Deciphering how your renters insurance policy pays out.
Renters insurance is insurance to cover your personal property, meaning that if a covered peril destroys that property, your renters insurance company will give you money to replace your damaged property — that’s how renters insurance works.
But how much money will your insurer give you? After all, all televisions aren’t created equal — if you have a 4K 52-inch Sony TV, how do you make sure you don’t get reimbursed for the cost of a 24-inch no-name TV? It’s all about your payout provision — whether it’s actual cash value (ACV) or replacement cost value (RCV).
Read on find out:
The actual cash value of an item is the cost to replace the item minus depreciation. To better understand actual cash value (ACV), you should know that there are two ways insurers determine how much to pay to replace stolen or destroyed belongings:
Replacement cost value (RCV) is the cost of a new item. Replacement cost renters insurance, also known as replacement cost coverage, is renters insurance in which the insurer that pays the amount it would cost to purchase the same or similar item(minus your deductible).
Actual cash value (ACV) is the depreciated value of the item. Actual cash value renters insurance is renters insurance in which the insurer pays the amount you originally paid for or the amount it minus its depreciation (minus your deductible).
An actual cash value policy is cheaper than a replacement cost value policy by about 10%, according to the Insurance Information Institute.
Let’s say a small fire destroys your beloved juicer. If you have renters insurance, you’ll be reimbursed for the juicer. How much, though, depends on your renters insurance policy, specifically whether you have an actual cash value renters insurance policy or a replacement cost value renters insurance policy.
If your policy is actual cash value, you’ll get the depreciated cost of the juicer. So, if you bought a $100 juicer five years ago, it won’t be valued at $100. Your insurance company will do its own math, but our guess is that you’d get between $30 and $60 depending on how your insurance company calculates depreciation for juicers.
If your policy is replacement cost value, you’ll get enough to buy a similar new juicer. So you won’t be able to upgrade to a fancy Vitamix, but if the same or a similar model currently retails for $80, you’d get $80.
Deciding how much renters insurance you need, including coverage limits and whether your policy is an actual cash value policy or a replacement cost policy, depends on several factors, so it’s impossible to say whether one type is better. But most people, if they need to file a renters insurance claim, will want to have replacement cost renters insurance, since it pays out more. But that may not make sense for you. To decide what kind of policy is right for you, you need to do the small task of adding up the total cost of all your possessions by creating a home inventory. Then you need to think about how much it would cost you to replace them. If you think you need more protection, and are willing or able to pay for it out of pocket, a replacement cost value policy might be worth it for you. If you’re comfortable with less reimbursement in case something happens, an actual cash value policy might be a better choice.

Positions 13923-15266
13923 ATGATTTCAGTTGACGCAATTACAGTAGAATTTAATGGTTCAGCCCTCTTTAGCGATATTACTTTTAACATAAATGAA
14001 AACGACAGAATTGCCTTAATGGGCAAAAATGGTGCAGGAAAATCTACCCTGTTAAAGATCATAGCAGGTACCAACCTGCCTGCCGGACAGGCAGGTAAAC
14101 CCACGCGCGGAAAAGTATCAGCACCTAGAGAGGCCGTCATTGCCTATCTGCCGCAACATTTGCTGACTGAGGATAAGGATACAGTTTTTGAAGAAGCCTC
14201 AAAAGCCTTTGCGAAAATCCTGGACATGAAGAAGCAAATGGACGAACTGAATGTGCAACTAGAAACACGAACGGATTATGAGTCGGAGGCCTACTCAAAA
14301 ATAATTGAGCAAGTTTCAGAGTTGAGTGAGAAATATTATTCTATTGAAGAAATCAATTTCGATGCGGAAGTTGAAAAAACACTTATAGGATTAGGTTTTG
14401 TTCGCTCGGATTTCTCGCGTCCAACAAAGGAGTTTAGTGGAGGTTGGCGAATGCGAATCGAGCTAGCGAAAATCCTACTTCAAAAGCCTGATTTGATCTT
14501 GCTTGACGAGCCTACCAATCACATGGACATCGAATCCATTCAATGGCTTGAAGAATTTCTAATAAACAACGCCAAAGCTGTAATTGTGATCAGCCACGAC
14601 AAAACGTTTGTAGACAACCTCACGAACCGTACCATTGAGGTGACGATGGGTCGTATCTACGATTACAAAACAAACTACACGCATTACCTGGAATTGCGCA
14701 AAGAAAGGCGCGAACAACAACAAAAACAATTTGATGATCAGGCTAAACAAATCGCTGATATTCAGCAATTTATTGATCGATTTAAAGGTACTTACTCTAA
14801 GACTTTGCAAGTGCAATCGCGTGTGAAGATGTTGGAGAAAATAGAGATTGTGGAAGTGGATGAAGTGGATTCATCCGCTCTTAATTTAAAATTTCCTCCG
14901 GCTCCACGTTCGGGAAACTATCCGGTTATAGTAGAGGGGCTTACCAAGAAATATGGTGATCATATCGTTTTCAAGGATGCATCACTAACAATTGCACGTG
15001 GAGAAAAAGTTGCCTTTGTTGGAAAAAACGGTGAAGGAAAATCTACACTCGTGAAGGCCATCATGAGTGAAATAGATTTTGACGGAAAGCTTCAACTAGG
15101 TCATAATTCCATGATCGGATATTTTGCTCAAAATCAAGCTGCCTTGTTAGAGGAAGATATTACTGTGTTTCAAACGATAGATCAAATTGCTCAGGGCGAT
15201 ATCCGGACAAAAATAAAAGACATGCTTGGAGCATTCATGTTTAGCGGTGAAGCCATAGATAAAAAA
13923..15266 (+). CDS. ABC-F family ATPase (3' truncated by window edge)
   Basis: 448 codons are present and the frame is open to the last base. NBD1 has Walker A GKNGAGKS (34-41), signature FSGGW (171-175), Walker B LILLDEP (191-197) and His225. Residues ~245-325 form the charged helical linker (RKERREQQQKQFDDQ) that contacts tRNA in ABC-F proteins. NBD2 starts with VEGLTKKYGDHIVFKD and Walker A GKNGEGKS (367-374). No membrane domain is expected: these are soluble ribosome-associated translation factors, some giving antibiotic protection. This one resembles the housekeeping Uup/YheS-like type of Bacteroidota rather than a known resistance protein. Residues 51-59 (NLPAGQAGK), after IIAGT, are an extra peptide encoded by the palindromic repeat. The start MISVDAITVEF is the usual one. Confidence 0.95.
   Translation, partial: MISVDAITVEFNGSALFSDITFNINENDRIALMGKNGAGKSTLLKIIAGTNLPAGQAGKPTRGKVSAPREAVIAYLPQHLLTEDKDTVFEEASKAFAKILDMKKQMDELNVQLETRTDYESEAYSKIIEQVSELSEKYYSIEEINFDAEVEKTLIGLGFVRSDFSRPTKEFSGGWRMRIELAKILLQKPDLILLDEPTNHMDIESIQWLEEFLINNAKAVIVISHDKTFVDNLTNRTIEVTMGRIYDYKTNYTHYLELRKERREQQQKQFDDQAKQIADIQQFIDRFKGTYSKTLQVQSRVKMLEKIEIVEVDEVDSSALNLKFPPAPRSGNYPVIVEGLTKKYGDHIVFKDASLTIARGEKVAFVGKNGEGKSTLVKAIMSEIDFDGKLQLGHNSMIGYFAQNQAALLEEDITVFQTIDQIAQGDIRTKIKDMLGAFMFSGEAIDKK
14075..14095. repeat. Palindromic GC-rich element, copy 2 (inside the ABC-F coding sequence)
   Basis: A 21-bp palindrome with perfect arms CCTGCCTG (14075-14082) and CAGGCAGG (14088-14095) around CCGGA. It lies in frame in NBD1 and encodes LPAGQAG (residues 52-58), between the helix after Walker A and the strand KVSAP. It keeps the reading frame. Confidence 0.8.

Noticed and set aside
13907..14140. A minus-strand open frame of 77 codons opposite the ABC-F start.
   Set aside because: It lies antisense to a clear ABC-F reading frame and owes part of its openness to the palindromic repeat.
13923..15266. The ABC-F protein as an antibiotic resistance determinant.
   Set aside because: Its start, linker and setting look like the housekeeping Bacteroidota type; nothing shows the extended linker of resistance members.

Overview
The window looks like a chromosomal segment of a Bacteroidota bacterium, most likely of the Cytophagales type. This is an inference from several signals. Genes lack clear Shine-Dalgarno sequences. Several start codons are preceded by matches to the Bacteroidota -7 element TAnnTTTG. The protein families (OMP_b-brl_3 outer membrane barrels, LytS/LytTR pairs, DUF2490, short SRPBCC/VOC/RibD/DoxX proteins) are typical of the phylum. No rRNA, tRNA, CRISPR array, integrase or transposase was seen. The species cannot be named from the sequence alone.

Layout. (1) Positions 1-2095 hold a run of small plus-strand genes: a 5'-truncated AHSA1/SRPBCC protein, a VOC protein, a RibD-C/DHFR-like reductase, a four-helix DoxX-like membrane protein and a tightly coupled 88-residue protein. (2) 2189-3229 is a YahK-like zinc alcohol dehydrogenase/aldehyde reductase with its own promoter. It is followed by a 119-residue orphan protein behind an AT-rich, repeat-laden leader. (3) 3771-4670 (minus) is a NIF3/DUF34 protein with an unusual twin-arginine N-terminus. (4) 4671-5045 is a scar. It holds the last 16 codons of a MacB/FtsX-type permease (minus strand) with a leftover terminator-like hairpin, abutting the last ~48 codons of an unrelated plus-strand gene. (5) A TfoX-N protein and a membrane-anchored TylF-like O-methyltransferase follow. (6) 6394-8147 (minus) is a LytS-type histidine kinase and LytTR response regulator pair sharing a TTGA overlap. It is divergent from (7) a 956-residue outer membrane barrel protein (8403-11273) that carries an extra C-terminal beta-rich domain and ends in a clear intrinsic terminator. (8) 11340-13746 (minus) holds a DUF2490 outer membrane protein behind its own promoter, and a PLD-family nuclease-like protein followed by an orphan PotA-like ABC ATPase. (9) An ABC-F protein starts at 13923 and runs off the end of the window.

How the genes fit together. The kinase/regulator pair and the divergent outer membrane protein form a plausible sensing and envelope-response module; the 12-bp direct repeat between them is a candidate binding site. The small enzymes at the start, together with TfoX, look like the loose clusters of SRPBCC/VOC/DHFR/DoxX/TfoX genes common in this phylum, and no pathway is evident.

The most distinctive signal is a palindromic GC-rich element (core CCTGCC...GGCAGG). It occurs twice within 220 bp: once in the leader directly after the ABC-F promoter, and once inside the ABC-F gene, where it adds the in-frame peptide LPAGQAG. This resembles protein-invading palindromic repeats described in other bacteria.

Either way, the price of renters insurance is incredibly affordable — both types of policies usually come out to less than $20 a month., with actual cash value policies on the lower end of the spectrum.
In order to know whether your policy is actual cash value or replacement cost value, you need to read your policy or ask your insurance agency. Many insurance companies provide replacement cost value as the default on the policies they write, because they know that’s what people want, but others will require that the insured request one type of policy or another. You can probably assume that your policy is replacement cost value, but you need to confirm with your insurance company to be sure.
There is another option, which is to have an actual cash value policy and add a replacement cost rider(also known as an endorsement or floater) to pay replacement costs on just the items that you have named in the rider. So if you’re committed to keeping your renters insurance as cheap as possible and really only care about your laptop, you can ensure that you’d get the replacement cost of your laptop, and then the actual cost of all of your other possessions.
A rider generally costs extra, but not always. Riders can help fill in where an actual cash value policy falls short.
Colin Lalley is the Associate Director of SEO Content at Policygenius in New York City. His writing on insurance and personal finance has appeared on Betterment, Inc, Credit Sesame, and the Council for Disability Awareness. Colin has a degree in English from the University of North Carolina at Chapel Hill.